Street Scene is sometimes referred to an American Opera, along the similar lines to Gershwin’s ‘Porgy and Bess’. The score was created by Kurt Weill, including lyrics by Langston Hughes with book by Elmer Rice. The musical is based on Rice’s earlier play of the same name which went on to win the Pulitzer Prize. The original production enjoyed modest success although it was partly a commercial failure. The show has not been revived on Broadway, although it is a popular choice for Opera companies in both the USA and UK. A successful revival by The Opera Group at the Young Vic in 2008 brought the show to the attention of West End audiences and has gone on to further productions around the world.
Dwight Deere Wiman & The Playwrights Co.
Original Broadway Production
Adelphi Theatre - Opened 9 Jan 1947, closed 1 Jan 1970
Cast: Norman Cordon, Anne Jeffreys, Polyna Stoska, Brian Sullivan, Hope Emerson, Sheila Bond, Danny Daniels, Don Saxon & Juanita Hall
Original London Production
London Coliseum - Opened 9 Jan 1989, closed 1 Jan 1970
Young Vic - Opened 1 Jul 2008, closed 1 Jan 1970
What was your favourite production? Add your thoughts in the comments box
It is a hot summer day in a tenement on Manhattan’s East Side in 1946. The neighbours sit on their porches complaining about the heat before the gossip turns to Mrs. Maurrant, who is suspected to be having an affair with the milkman, Steve Sankey (“Get a Load of That”). Mrs. Maurrant arrives to chat with the neighbours, who quickly hush all talk of the alleged affair. Young Sam Kaplan comes out of his house and enquires after Mrs. Maurrant’s daughter, Rose, but is told she has not returned form work.
Mrs. Maurrant’s husband, Frank comes home and they fight over the fact that Rose is not back from work (“She Shouldn’t Be Staying Out Nights”). He storms into the house, just as Steve Sankey arrives. The women are very suspicious, particularly when Mrs. Maurrant follows him when he leaves. Mrs. Olsen arrives to claim she has just seen them standing together nearby. Mrs. Maurrant returns and Frank asks her where she’s been, and she says she’s been looking for their son, Willie. Frank gets into a fight with his neighbour Mr. Kaplan over their parenting styles, and Frank wishes people would “Let Things Be Like They Always Was.”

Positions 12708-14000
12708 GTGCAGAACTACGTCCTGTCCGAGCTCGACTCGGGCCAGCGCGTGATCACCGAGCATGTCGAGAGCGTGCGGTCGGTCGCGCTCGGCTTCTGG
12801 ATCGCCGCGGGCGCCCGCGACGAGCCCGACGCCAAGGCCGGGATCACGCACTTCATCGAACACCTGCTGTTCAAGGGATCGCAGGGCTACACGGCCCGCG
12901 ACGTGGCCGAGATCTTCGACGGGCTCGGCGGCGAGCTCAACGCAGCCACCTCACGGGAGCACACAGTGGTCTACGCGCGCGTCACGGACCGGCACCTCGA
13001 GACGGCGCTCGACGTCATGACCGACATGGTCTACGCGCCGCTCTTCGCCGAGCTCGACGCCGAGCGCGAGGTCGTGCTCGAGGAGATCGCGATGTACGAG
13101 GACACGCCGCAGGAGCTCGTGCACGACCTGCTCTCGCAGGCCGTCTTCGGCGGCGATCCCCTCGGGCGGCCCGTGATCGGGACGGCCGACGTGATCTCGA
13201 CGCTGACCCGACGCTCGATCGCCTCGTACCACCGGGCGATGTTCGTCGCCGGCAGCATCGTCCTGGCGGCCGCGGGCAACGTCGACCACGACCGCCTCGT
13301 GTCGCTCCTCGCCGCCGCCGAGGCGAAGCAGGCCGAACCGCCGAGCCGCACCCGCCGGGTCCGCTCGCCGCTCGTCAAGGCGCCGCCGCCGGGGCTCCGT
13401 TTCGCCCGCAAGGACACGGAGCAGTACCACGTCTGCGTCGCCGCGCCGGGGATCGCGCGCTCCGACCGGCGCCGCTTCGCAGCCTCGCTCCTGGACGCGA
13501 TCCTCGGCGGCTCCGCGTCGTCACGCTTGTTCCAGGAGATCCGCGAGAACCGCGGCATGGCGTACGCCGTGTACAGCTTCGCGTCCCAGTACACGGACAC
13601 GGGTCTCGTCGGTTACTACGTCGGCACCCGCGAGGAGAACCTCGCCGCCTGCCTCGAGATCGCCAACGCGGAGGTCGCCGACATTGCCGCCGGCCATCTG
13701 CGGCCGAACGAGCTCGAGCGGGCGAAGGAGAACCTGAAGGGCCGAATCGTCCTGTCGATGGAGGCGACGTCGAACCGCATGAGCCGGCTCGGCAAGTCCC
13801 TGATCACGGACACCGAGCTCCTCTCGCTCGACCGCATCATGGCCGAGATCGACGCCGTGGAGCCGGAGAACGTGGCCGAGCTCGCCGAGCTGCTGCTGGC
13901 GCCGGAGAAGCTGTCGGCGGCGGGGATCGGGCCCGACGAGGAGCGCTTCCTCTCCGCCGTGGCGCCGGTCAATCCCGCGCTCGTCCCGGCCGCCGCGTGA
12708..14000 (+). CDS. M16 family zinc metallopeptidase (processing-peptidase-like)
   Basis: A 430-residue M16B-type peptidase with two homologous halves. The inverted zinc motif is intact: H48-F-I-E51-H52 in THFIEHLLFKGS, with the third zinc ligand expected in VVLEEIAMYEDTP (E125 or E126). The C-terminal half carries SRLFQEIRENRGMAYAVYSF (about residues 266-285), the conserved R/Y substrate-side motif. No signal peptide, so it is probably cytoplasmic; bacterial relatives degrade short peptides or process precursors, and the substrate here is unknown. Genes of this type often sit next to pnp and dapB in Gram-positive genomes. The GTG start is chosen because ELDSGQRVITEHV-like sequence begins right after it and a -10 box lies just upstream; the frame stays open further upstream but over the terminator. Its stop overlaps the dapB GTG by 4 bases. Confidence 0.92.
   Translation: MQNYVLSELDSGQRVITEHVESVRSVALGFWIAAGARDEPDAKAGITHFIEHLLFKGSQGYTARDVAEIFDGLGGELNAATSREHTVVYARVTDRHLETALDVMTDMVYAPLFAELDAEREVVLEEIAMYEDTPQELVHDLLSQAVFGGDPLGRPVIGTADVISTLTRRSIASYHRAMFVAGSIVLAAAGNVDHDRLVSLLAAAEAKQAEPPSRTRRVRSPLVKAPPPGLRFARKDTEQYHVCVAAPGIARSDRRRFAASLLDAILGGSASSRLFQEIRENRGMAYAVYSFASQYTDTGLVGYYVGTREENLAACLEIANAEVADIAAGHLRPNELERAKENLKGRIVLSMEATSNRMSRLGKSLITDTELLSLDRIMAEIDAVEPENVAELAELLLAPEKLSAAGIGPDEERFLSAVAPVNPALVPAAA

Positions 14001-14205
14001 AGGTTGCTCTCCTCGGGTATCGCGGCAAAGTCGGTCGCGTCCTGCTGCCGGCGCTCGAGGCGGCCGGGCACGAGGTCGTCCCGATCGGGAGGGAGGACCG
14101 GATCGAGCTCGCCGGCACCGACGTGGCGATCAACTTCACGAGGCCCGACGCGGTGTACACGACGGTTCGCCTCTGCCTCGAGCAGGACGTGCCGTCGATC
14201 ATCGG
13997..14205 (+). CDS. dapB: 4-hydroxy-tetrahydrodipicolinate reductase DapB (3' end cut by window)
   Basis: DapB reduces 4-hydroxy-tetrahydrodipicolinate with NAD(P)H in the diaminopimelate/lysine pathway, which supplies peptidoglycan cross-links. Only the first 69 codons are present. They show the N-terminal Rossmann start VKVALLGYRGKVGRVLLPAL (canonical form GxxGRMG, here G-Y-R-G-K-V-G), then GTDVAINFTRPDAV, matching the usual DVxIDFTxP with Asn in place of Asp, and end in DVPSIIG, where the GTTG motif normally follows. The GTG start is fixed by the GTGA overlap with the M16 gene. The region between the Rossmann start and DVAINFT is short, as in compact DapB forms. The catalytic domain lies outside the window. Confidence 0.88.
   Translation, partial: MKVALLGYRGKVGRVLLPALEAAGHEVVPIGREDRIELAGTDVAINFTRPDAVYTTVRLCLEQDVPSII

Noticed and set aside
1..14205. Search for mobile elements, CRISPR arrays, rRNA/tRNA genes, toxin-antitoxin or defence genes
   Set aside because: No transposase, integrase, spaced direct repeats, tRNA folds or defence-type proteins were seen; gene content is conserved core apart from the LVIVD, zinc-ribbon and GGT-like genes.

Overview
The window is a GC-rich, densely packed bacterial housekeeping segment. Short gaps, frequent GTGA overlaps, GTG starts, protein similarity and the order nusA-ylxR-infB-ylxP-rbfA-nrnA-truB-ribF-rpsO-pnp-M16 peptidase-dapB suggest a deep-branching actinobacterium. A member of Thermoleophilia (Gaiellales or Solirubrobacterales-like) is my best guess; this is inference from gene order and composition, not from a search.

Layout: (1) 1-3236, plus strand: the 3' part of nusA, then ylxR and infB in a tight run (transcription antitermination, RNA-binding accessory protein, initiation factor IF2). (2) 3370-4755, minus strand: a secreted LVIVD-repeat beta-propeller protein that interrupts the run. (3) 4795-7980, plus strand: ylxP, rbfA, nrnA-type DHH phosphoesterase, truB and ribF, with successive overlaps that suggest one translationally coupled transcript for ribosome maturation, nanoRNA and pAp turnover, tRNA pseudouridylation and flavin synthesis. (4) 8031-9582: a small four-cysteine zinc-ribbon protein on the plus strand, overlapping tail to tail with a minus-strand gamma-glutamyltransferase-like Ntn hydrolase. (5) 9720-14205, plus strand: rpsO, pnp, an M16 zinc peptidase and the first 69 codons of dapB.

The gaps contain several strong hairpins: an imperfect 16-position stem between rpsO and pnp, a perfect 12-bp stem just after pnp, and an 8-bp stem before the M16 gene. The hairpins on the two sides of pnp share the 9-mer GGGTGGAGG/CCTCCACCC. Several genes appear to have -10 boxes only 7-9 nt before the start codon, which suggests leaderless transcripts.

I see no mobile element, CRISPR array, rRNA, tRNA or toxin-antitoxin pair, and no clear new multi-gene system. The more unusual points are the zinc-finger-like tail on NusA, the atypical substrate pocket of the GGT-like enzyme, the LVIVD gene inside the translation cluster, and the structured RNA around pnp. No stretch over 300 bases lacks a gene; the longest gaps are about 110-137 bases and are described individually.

Sam arrives with Willie, who has been in a fight with a local youth. Sam stepped in to prevent Willie from being hurt, and Mrs. Maurrant takes Willie upstairs while Frank heads to a local bar, threatening that there will be trouble if Rose isn’t home when he gets back. With the family gone, the neighbours return to gossiping about the Maurrants, and Sam vehemently defends them. Most of the neighbours then retire for the evening, and Sam returns to his “Lonely House.” Rose arrives with her boss, Harry Easter, who walked her home after work. He makes a pass at her, promising she will be a Broadway star if they ran away together (“Wouldn’t You Like to Be on Broadway?”). She rejects his advances and sends him away when she sees her father coming home. He is furious that she has stayed out dancing and storms into their house.